Those hoping to fly between the UAE and Europe have a difficult day as some airspace opens, then ash cloud closes in again.
Day begins in hope and ends with frustration
The day began with optimism as a specially arranged KLM flight from Amsterdam landed in Dubai early yesterday morning. It was the first arrival from western Europe since the volcano-ash crisis began last week. But for every relieved passenger who secured a flight to or from a recently opened airport, seemingly dozens of others faced the weary prospect of journeys again delayed as several European countries closed their airports after briefly reopening them.
At Abu Dhabi International Airport, no commercial flights from Europe arrived during the day. Only one bound for Europe took off, British Airways Flight 72 for London Heathrow, which was last night expected to be diverted to a Scottish airport. In Dubai, flight KL429, a Boeing 747 carrying 275 passengers, landed in an almost deserted Terminal 1 at 4.36am, with only a handful of people and several limousine drivers with name cards waiting outside the arrivals gate.
One passenger, Emad Saher, a Jordanian businessman who had been stranded in Amsterdam since last week, was thrilled to return to Dubai. "I was only meant to stay for two days and then all this happened and I was stuck," he said. "It's been very frustrating not knowing exactly when you can come home, and it was quite costly, too, as I was paying for my accommodation." Responding to overnight news that airports in countries including France, Italy and the UK were gradually reopening, hundreds of people lined up in the Dubai airport's Terminal 3 from as early as 3.30am in the hope of taking to the skies.
Simon Earnshaw, 33, was hoping to return to the UK to be with his wife, who is expected to give birth within the next few days. "It's been a long, tense wait but hopefully I can get a flight to somewhere in the UK and I can work my way home," he said yesterday morning. Gail Hodgkins, also from the UK, arrived at Dubai airport in darkness in the hope of securing a flight home. "We don't know when or how we are going to get home but we are just lining up to see," she said.
Assia Rehman, a 30-year-old Briton, was feeling lucky yesterday afternoon as she waited for her afternoon Emirates flight to Manchester. But the flight was cancelled about 10 minutes before it was to leave. She and other passengers were taken to a hotel in Deira. "Nobody really knows what's happening," she said. "Some people who have been stranded here for a few days say they can't get a flight until the 16th of May. But everyone is all over the place."
Representatives of several hotels said they are doing their best to accommodate customers caught out by the ash. The Rotana Hotel Management Corporation said it was seeing a "significant increase in our occupancies in Abu Dhabi and Dubai properties, especially in properties next to the airport", with an average increase of 10 per cent occupancies. Tim Clark, the Emirates Airline president, yesterday provided insight into the impact of the rapidly changing situation. About 20 per cent of the airline's fleet has been grounded with the disruption costing the airline about US$66 million (Dh242m) so far. About 3,800 Emirates passengers were still stranded in Dubai yesterday.
Mr Clark said that by midnight on Monday the airline had "mapped the opening of European airspace", with plans for flights to resume to the UK and Germany, and others bound for airports in Italy and France. "The crews were alerted, the passengers were being brought at a certain time to check in to travel on those flights," he said. "We thought we would be in good shape." But at 2.30am yesterday he received a call that threw the plans into doubt as German and British authorities reviewed their decision to reopen airspace after a new cloud of volcanic debris spread.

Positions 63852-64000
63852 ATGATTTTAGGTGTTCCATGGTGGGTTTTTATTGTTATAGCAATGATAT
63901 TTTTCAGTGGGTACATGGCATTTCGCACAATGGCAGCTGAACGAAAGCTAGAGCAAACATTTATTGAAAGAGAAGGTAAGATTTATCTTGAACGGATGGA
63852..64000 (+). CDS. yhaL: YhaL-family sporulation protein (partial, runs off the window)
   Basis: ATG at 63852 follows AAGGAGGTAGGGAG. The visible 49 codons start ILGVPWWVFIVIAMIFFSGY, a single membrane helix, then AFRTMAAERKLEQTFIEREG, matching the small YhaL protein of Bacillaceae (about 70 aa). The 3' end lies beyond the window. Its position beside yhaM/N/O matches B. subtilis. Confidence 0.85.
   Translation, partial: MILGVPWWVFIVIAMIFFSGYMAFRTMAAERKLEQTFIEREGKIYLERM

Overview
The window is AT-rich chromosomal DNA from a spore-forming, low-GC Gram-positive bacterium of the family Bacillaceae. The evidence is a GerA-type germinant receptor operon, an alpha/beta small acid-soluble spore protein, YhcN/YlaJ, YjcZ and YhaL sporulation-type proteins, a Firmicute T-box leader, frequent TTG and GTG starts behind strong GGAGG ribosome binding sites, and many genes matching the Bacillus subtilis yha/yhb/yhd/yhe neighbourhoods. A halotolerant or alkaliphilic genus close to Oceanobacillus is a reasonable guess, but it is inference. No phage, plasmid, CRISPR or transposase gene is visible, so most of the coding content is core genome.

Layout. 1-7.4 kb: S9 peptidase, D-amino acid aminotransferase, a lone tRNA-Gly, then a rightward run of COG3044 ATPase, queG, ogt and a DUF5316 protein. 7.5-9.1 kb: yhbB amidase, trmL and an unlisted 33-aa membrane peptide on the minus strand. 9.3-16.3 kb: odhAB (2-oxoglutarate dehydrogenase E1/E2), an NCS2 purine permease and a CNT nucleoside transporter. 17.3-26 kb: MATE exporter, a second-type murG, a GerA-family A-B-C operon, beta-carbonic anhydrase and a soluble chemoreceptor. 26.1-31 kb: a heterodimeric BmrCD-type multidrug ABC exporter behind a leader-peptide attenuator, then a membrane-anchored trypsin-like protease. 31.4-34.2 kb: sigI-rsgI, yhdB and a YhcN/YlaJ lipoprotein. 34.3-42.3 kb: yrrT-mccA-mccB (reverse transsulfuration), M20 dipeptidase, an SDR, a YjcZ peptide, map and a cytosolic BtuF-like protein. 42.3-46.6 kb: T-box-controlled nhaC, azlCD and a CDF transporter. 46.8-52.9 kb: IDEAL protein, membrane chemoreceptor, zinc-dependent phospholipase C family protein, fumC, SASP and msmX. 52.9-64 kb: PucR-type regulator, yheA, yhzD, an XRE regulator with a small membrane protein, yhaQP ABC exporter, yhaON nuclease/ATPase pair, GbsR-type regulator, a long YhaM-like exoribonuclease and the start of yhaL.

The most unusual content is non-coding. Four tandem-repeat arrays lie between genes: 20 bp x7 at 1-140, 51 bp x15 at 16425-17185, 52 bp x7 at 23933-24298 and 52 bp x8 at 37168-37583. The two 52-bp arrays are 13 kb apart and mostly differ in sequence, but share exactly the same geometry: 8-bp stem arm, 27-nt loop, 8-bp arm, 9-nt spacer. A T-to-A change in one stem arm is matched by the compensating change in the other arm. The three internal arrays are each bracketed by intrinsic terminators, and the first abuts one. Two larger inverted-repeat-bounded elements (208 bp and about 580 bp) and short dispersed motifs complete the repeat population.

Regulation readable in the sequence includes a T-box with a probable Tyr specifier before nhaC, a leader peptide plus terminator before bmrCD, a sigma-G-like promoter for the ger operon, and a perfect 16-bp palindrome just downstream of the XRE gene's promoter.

Emirates flights to the UK scheduled to leave yesterday morning for London, Birmingham, Manchester, Glasgow and Newcastle were cancelled. Uncertainty remained as to when some parts of UK airspace would open up and if other areas, such as over Italy, would close again. "It's this kind of situation which makes it very difficult for us to operate long-haul aircraft with this number of passengers on the basis of 'maybe it will happen, maybe it will not'," Mr Clark said.
However, some Europe-bound Emirates flights did take to the skies yesterday, with planes going to France, Switzerland and Italy. Flights to Germany were re-routed to Zurich and Vienna, allowing a "few thousand" stranded passengers to move on from Dubai yesterday. "We have to move the people out, they've been here long enough and Emirates is anxious to get them to as close to their destination as possible," Mr Clark said.
He added that the airline would not look to recoup financial losses by raising prices when the situation returns to normal. In Abu Dhabi, the disruption provided an opportunity for some passengers to explore the Sheikh Zayed Mosque. Kiara Holts, a 32-year-old German who works for the UN, had been on holiday in Australia and was returning to Frankfurt via Abu Dhabi. She said Yas Hotel, where she was given accommodation, received an e-mail from the Abu Dhabi Tourism Authority yesterday informing them that special tours had been set up.
"They said they will be offering extra tour hours and a free bus. The hotel people were amazed because this never happens usually," she said. "I learned Arabic six years ago, so I've always been passionate about the Arab culture. But I never got a chance to travel to an Arab country, and now it just happened by chance." * The National, with reporting by Eugene Harnan, Haneen Dajani, Ali Khaled, Zoi Constantine, Matthew Chung